Psychologists at a federal threat assessment center were familiar with students like Ethan Crumbley before last week's Oxford bloodshed.
They profiled him, in effect, nine months ago in a study titled "Averting Targeted School Violence," which says school shooting plots regularly involve a boy with easy access to firearms at home, who displays mental health problems and gives some warning.
"There are almost always intervention points available before a student's behavior escalates," says the 64-page study by the National Threat Assessment Center, created in 1998 to help "law enforcement, schools, government and other public and private sector organizations combat the ever-evolving threat of targeted violence." It's part of the U.S. Secret Service, a Department of Homeland Secuity agency.
Researchers studied 67 disrupted plots by a current or past student against American primary and secondary schools from 2006-18, as well as shootings that weren't averted. Nearly all plotters shared their intent beforehand and nearly a third did research.
"The key findings ... are clear and consistent: Individuals contemplating violence often exhibit observable behavior, and when community members report these behaviors, the next tragedy can be averted," Secret Service Director James M. Murray says in a preface.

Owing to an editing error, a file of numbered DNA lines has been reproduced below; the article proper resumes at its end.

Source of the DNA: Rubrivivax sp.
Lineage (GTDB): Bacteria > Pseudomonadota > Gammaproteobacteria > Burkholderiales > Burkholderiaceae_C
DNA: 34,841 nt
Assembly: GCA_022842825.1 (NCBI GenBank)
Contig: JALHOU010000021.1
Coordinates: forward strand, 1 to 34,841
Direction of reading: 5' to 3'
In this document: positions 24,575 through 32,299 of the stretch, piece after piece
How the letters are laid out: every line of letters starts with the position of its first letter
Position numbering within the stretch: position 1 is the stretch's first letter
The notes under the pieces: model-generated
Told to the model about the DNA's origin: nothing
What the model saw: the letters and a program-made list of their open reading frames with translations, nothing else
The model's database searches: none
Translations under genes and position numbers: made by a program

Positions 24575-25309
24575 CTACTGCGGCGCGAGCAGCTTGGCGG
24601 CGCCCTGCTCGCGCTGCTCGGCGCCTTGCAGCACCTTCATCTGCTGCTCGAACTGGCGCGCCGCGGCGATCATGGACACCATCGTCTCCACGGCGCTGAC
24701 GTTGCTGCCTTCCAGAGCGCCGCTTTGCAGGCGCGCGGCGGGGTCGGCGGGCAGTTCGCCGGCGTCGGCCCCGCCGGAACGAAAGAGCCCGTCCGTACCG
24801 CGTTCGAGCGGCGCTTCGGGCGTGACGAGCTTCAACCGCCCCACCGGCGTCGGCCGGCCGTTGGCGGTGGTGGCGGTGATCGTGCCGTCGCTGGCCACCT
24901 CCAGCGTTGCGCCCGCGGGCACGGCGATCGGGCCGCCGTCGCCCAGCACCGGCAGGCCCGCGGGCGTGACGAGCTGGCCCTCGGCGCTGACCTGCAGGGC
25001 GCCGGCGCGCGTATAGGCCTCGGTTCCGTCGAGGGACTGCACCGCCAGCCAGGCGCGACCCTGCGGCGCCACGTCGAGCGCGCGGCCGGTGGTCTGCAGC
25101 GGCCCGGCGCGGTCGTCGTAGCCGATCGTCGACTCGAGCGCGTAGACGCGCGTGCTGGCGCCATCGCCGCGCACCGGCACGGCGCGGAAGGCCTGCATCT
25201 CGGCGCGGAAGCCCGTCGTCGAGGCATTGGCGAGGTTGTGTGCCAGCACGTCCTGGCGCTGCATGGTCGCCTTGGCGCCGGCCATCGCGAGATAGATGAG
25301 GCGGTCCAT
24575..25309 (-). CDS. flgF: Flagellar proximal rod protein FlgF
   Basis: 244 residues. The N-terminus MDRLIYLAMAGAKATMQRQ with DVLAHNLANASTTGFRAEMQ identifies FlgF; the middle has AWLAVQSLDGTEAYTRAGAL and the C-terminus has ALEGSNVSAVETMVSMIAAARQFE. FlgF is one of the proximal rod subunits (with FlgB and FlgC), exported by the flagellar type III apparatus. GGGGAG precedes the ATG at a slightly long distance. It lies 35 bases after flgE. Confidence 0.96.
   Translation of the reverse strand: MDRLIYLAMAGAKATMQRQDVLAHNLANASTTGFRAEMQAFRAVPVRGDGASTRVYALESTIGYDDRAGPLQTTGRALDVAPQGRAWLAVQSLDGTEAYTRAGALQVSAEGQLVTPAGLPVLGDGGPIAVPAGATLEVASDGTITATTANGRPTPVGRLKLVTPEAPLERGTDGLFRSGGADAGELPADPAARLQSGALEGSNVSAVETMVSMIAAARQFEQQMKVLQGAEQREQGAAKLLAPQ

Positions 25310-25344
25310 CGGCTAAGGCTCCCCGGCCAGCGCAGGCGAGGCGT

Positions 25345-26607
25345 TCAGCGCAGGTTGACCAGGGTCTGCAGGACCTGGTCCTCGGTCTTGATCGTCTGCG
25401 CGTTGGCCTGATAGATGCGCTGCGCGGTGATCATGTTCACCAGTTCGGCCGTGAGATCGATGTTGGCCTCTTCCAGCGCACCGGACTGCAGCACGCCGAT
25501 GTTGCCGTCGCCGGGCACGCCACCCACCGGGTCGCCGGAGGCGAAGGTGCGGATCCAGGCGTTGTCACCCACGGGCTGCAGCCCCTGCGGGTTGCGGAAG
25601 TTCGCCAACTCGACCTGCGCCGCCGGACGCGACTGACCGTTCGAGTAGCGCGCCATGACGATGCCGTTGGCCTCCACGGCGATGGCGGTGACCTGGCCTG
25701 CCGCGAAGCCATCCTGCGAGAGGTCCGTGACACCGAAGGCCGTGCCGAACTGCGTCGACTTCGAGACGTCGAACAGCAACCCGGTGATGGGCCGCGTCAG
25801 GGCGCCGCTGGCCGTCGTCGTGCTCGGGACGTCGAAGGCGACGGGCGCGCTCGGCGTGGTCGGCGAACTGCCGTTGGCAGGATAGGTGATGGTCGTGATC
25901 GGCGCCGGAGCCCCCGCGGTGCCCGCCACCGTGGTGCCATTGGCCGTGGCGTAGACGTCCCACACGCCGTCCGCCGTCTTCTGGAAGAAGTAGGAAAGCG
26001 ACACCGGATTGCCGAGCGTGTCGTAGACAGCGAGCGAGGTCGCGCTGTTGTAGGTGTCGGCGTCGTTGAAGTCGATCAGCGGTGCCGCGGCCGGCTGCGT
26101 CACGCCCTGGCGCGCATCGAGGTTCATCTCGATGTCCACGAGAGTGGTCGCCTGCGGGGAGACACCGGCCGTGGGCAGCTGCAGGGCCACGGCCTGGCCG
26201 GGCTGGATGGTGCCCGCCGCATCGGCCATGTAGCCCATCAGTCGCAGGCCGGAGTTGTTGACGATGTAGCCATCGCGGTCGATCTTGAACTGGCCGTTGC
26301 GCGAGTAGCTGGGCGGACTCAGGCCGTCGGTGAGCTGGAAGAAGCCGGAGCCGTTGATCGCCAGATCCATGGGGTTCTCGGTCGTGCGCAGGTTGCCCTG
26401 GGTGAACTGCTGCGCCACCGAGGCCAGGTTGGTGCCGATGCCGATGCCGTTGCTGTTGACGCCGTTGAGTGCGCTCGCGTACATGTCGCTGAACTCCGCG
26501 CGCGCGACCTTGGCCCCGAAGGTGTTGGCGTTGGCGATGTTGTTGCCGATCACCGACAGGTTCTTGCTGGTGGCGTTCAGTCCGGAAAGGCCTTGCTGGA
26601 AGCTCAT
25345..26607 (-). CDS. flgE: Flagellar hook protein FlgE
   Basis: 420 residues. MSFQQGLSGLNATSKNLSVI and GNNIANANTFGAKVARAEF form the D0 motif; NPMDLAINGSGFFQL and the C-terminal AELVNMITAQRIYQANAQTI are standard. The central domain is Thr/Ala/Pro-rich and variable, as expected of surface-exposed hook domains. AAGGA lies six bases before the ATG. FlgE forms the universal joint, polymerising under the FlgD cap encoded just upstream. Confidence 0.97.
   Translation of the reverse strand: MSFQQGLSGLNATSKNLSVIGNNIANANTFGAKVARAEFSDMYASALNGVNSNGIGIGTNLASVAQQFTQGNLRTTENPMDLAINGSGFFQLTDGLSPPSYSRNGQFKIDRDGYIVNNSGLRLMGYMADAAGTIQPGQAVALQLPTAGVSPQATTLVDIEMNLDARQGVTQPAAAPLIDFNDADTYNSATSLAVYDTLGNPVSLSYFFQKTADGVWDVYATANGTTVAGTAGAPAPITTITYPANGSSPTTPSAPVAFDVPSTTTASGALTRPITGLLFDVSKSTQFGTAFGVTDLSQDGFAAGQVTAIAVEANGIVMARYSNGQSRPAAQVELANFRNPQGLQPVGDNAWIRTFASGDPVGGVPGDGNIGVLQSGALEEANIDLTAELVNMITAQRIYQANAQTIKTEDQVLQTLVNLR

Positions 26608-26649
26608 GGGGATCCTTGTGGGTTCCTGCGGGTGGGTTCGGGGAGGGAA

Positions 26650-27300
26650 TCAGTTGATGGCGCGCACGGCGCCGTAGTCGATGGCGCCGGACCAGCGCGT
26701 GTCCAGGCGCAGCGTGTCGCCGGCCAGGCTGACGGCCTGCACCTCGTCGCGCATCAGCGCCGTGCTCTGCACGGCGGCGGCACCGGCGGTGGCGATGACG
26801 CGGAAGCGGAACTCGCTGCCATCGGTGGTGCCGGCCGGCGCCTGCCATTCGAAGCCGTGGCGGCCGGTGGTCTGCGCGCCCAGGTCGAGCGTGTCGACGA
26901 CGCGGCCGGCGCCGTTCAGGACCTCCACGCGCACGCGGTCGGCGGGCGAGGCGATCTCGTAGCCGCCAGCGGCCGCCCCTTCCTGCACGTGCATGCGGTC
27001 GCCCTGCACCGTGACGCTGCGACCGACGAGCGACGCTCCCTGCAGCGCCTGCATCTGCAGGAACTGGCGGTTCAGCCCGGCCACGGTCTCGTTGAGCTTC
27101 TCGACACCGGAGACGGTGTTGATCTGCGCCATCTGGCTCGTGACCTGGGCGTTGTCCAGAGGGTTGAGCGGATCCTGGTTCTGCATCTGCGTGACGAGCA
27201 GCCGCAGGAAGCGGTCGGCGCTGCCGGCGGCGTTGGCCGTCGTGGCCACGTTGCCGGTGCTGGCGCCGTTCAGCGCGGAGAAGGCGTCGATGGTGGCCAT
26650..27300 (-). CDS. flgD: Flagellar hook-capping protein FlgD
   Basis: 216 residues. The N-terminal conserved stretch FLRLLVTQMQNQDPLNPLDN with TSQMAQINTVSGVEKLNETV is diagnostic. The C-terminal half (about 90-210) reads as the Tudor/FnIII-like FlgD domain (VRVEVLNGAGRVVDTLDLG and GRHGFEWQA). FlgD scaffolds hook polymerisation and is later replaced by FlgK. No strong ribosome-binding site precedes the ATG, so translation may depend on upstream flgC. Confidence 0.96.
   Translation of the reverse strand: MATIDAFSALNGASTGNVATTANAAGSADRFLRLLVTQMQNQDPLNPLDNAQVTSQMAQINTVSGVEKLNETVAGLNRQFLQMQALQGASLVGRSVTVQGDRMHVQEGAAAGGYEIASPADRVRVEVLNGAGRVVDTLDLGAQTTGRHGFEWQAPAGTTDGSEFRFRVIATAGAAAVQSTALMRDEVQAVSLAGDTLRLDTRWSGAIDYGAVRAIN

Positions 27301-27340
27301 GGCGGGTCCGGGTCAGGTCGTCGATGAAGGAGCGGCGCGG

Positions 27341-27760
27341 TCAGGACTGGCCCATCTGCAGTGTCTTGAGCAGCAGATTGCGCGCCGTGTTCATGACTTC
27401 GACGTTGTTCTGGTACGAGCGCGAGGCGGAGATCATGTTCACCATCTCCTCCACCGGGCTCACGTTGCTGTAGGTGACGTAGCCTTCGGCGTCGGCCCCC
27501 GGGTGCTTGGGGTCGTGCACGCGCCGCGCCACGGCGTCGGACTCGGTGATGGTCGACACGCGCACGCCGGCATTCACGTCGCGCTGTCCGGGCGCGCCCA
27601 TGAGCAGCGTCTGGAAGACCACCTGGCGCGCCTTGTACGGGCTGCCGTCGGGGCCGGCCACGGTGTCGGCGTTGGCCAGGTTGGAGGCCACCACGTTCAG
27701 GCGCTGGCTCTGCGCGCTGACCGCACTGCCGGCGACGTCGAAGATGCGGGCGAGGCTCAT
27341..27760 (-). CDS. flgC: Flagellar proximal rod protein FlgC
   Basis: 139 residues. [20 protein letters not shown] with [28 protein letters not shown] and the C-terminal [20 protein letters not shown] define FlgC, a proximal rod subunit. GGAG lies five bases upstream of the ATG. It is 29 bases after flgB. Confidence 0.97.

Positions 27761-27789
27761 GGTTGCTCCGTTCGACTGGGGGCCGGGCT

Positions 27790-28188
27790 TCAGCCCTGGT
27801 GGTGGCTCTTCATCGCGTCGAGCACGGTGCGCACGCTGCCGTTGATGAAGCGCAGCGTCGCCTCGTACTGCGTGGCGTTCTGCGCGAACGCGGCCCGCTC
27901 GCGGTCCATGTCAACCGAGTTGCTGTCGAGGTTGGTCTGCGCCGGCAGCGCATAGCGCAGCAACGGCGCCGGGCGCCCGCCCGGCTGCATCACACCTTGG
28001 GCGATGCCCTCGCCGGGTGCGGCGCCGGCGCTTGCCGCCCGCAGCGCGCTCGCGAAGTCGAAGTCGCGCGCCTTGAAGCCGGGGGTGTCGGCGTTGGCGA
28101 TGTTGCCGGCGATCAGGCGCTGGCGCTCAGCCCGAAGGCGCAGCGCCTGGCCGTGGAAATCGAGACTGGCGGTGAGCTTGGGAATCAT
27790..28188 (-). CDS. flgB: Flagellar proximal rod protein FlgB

Crumbley, the 15-year-old sophomore charged with four murders, scrawled disturbing messages and images on an Oxford High worksheet the day he repeatedly fired a 9mm Sig Sauer and searched for bullets online a day before, authorities say. Teachers reported both incidents to guidance counselors, who met with the teen and his parents hours before his alleged spree Nov. 30.
School administrators and police weren't told he had written "blood everywhere," "my life is useless," "the world is dead" and other vivid signs of distress.
Those clear warning signals deserved swift action, the March study suggests.
"Students displaying an interest in violent or hate-filled topics should elicit immediate assessment and intervention," says the report by psychologist Lina Alathari, chief of the federal center, and 10 research specialists. However, "simply removing a student from the school, without appropriate supports, may not necessarily remove the risk of harm they pose to themselves or others," the Secret Service study team adds.
Oxford Superintendent Tim Throne says Crumbley was allowed to return to class because his parents -- who "flatly refused" to remove him -- went back to work and counselors didn't want to send him home alone.
Hat tip to Bridge Michigan for mentioning the report in a roundup.